The Jefferson County School District in Colorado saw a huge spike in concussions among its students. So, it turned to Toni Grishman for help.
Concussions are a common injury among children. Sports and other physical activities that kids love carry their own unique risks for concussion. More concussions are being recognized, but there is still a lack of specialized attention for this form of traumatic brain injury in schools.
This is why Jefferson County School District in Colorado decided to create a new position designed to help students who are recovering from concussion. Toni Grishman is the district’s new full-time TBI and concussion nurse. She spends her time meeting with students and their families following a head injury to make sure they have the support they need.
“I think concussion and its long-term effects are coming more to the forefront of everyone’s mind,” Grishman told the International Concussion Society. “People are becoming more aware of the problem and concussions are being reported more. There’s a large number of children sustaining concussions, and somebody needs to support them.”
A New Role
JeffCo is one of the largest school districts in Colorado. Grishman says the district saw almost 18,000 concussions last year. Some of the students are on the concussion protocol for way too long and never cleared.
“They weren’t being followed because there were other emergencies that came up,” she says. “Seeing those numbers at the end of the school year really defined that there is a need for someone to continue to follow up with these kids.”
Grishman says the concussion nurse role is being redefined almost daily. Her job is to specifically watch kids with concussion district-wide and make sure they’re supported. Other concussion nurses working directly with each JeffCo school hear about concussions or traumatic brain injury, and they alert Grishman. From there, she reaches out to the family to learn about their history and the specific injury. Then, Grishman works with a problem-solving team within the school to help them identify any deficits and support that could be used to help those students.
When the ICS spoke with Grishman, JeffCo was only two weeks into the new school year. This means her impact as concussion nurse might not be apparent until the end of the year. She notes, however, that there are a large number of high schoolers who had some major injuries over the summer. Being able to meet with their parents before school started to put support systems in place, she says, has yielded some great responses from parents.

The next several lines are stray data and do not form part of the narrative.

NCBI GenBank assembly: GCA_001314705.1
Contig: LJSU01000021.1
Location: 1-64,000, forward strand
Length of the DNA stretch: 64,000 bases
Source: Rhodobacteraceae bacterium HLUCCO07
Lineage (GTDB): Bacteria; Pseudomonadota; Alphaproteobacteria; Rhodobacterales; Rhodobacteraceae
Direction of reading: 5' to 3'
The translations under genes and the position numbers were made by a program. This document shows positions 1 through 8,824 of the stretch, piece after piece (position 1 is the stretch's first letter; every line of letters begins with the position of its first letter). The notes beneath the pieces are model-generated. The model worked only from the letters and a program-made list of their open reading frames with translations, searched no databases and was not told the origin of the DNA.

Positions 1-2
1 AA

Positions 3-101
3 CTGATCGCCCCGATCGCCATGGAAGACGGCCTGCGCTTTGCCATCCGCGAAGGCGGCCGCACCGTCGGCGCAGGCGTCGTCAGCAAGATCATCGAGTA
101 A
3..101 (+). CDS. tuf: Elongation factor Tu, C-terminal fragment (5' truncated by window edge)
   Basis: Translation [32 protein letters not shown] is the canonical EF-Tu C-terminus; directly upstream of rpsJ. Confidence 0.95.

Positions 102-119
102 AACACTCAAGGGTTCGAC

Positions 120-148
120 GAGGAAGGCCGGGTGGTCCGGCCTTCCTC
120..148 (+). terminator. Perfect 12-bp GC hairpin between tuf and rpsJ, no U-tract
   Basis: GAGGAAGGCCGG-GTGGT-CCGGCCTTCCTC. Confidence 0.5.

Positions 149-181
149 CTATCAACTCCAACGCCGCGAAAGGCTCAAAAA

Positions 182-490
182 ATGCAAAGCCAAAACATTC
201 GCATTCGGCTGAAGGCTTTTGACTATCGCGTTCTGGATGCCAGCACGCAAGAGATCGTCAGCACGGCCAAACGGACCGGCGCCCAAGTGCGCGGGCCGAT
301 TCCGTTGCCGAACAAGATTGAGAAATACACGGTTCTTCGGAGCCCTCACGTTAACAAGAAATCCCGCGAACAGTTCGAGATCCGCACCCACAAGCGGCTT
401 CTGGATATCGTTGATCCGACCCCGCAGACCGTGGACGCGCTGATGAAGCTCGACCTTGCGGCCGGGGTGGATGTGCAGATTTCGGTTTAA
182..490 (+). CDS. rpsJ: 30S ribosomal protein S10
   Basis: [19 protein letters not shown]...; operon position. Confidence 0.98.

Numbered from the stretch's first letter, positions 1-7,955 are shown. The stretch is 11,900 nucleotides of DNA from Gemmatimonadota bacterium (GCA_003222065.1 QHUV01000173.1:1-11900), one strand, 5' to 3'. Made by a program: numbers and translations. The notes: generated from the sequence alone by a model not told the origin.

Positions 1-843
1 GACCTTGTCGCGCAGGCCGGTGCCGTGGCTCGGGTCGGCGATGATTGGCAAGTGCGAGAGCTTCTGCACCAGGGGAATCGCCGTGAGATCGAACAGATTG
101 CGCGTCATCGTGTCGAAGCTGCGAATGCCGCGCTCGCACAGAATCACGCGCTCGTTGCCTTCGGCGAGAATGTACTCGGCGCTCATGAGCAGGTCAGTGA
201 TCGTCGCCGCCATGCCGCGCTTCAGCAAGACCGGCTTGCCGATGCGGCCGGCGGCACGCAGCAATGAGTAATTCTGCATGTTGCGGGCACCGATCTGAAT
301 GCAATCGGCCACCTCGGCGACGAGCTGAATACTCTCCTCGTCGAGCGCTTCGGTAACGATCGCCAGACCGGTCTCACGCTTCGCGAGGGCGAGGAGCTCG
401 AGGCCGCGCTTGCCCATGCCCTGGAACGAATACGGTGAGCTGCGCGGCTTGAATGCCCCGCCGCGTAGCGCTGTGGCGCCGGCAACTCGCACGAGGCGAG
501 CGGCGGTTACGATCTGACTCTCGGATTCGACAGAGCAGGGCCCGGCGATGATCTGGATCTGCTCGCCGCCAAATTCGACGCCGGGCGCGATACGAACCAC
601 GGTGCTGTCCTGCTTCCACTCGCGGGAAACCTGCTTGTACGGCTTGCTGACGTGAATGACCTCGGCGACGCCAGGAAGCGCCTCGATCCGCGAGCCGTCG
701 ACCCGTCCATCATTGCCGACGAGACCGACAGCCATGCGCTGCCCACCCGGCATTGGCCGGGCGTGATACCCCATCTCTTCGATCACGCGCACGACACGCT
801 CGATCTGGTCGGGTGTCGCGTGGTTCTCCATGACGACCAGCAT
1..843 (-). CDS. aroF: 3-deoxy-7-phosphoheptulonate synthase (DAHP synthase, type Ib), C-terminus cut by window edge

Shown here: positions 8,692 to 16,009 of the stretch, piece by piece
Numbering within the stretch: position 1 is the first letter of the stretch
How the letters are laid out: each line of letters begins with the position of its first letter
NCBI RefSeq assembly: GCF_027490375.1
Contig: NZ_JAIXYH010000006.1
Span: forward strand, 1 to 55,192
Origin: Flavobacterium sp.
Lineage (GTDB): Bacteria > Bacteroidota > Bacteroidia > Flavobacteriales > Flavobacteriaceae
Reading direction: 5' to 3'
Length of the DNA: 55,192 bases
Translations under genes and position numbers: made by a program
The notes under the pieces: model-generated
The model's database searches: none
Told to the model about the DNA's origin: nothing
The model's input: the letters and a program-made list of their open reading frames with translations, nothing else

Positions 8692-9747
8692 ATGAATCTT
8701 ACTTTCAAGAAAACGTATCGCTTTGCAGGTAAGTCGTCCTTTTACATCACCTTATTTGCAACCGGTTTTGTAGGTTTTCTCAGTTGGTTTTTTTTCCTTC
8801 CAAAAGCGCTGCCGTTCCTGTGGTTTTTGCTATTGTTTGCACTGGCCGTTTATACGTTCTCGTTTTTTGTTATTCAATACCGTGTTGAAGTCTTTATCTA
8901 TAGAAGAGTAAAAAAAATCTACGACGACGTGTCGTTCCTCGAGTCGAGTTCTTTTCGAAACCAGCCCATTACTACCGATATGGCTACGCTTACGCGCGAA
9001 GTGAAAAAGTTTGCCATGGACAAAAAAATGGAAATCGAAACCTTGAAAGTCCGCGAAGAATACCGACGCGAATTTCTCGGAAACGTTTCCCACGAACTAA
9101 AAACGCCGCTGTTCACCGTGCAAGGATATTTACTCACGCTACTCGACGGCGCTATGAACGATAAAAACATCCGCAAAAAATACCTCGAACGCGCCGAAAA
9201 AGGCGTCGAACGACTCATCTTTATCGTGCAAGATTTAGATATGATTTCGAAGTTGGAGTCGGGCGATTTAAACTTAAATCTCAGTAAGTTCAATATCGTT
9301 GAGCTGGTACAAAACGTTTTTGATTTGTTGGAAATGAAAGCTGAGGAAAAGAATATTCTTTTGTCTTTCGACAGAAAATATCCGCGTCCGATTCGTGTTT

“There wasn’t one specific person who was able to do this last year,” Grishman says. “So when I reach out to some of the schools and ask how they’re doing and where they need support, they tell me they didn’t know there were resources like this. I think that for the kids and the teachers, it’s going to be great in the long run.”
Spreading the Effort
Concussions among kids aren’t going to go away soon. With this in mind, it’s reasonable to think that more school districts will follow JeffCo’s lead and add someone like Grishman to their teams. For those that are considering trying to replicate her efforts, Grishman has some advice.
“I think having the support from your supervisors helps,” she says. “Because when you come up with something new, it’s definitely difficult to get it in place—I’ve even run into this a little bit. It’s difficult to implement new protocols and changes with the administrators of the schools. So getting everyone on the same page is huge.”
“Reaching out to your local resources is also important,” she adds. “So many things change in this area, so many new things come to the forefront. So making sure you stay on top of that is super important as well.”